John R. Dunning (1907-1975) was an American physicist.
Dunning gained the reputation in his small community of Shelby, Nebraska as the town’s smartest kid. At the age of 10 he blew his home town’s electrical system while testing out his invention called the “electric arc.” By age 12, he had constructed his own radio. Dunning sailed through Shelby High School, earning high marks. He graduated in 1925 and attended Nebraska Wesleyan University, where he also excelled academically, and completed his B.A. by 1929.
In 1930, Dunning began his doctoral studies at Columbia University’s physics department. There, he began his career employed as a department assistant while also working towards his dissertation. He was awarded a fellowship from the university from 1932 to 1933, and he completed his Ph.D. the following year.
Dunning was appointed assistant professor at Columbia in 1935. He spent the 1935-36 academic year on a Cutting Traveling Fellowship, where he was funded to travel across Europe and work with some of the continent’s most eminent scholars in his field—scientists such as Heisenberg, Bohr, and Fermi. The neutron—its properties and potential applications—fascinated Dunning. He chose this sub-atomic particle as the central focus for much of his life’s research. When Columbia began construction on a university cyclotron (a machine which used electromagnetics to accelerate particles to near-speed of light levels), Dunning directed its development. This machine would become the location for several history-making experiments and discoveries in the field of nuclear physics. In 1938 he was promoted to the status of associate professor.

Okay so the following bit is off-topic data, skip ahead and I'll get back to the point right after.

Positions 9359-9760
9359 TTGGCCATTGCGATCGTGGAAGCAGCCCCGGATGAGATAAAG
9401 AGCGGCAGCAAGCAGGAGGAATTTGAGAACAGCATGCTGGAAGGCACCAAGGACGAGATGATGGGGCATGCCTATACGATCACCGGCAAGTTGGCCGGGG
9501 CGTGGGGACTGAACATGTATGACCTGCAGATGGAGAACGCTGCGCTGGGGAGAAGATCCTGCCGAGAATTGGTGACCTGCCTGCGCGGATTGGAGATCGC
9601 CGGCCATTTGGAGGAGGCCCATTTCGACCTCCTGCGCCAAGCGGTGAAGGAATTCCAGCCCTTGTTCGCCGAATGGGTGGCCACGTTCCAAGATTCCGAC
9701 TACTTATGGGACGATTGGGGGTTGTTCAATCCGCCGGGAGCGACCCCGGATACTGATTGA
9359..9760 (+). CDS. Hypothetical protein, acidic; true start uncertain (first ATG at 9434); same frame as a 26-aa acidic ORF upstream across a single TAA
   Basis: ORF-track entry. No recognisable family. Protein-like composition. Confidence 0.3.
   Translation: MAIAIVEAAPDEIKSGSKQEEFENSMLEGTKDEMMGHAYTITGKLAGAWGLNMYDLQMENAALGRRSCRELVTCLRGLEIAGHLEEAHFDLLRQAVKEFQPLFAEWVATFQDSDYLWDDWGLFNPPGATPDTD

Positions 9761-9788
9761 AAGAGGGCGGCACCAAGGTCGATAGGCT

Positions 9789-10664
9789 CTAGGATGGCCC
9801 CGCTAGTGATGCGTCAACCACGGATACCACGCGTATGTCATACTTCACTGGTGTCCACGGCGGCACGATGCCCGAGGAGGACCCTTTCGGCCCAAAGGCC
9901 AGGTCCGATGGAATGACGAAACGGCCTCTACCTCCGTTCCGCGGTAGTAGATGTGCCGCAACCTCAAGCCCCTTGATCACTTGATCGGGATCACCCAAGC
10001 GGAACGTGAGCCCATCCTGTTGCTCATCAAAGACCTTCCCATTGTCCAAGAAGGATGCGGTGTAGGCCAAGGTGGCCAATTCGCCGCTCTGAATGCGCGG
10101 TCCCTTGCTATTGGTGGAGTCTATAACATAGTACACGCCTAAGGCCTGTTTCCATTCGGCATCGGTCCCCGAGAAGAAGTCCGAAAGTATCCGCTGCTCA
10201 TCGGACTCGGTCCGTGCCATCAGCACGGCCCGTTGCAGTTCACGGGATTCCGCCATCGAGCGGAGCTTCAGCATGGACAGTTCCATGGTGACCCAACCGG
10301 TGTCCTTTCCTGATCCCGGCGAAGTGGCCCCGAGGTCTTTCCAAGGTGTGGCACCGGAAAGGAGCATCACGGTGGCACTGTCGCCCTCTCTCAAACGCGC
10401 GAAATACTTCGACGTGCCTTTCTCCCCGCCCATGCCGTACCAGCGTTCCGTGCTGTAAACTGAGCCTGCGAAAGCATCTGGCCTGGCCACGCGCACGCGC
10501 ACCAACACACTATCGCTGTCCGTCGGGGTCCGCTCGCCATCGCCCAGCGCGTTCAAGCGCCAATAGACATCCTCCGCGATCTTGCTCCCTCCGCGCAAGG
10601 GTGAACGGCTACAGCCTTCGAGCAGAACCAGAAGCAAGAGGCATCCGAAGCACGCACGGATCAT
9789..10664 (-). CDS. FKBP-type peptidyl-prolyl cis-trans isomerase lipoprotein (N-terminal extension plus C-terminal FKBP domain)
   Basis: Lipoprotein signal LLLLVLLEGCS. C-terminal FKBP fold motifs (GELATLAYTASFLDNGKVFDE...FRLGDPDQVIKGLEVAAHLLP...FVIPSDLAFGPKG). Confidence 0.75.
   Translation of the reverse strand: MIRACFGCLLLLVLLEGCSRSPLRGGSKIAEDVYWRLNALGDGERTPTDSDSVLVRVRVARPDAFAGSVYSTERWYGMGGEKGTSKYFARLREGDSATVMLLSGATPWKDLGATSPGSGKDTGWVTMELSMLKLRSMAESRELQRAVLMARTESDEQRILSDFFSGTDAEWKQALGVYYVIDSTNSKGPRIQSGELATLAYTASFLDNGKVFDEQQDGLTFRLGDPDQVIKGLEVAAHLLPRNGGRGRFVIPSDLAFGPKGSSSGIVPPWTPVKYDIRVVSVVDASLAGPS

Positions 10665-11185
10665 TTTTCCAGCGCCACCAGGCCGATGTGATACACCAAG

In 1939, Dunning led the American research team verifying fission of the uranium atom. During the Manhattan Project, Dunning led the day-to-day operations and research at the Substitute Alloy Materials Lab (SAM) at Columbia. SAM was an experimental group tasked with the development of a uranium enrichment process. Dunning conducted work on the gaseous diffusion method, and his research into the challenges of uranium enrichment played a crucial role in the Manhattan Project.
Dunning became Columbia’s Thayer Lindsley Professor of Applied Science in 1946. When the Atomic Energy Commission (AEC) and the Office of Naval Research partnered with Columbia University to construct a laboratory for postwar nuclear research (Nevis Laboratories), Dunning served as the project’s scientific director. Also in 1946, President Truman awarded Dunning the Medal of Merit—the highest honor the President bestows upon civilians.
Beginning in 1950, Dunning ended his direct involvement in scientific research when he accepted the deanship of Columbia’s school of engineering. He served on that post nineteen years, resigning in 1969. Dunning also served as a member on the board of directors of the Oak Ridge Institute of Nuclear Studies, as well as Columbia’s director of scientific research and chairman of the committee on government‐aided research.
Dr. John R. Dunning died on August 25, 1975.
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